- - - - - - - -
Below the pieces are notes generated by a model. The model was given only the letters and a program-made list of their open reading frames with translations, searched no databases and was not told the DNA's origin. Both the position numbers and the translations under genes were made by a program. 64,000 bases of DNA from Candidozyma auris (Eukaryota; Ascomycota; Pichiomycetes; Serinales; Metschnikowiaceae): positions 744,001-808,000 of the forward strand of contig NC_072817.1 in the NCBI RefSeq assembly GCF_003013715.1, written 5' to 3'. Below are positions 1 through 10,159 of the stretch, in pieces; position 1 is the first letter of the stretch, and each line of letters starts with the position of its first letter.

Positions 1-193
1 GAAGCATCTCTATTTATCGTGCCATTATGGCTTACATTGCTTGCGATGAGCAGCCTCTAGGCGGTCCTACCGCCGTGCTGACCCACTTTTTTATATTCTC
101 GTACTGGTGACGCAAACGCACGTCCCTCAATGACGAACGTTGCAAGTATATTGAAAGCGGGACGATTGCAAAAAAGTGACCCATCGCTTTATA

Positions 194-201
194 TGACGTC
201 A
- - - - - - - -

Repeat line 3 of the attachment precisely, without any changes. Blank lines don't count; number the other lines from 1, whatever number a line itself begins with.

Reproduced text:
1 GAAGCATCTCTATTTATCGTGCCATTATGGCTTACATTGCTTGCGATGAGCAGCCTCTAGGCGGTCCTACCGCCGTGCTGACCCACTTTTTTATATTCTC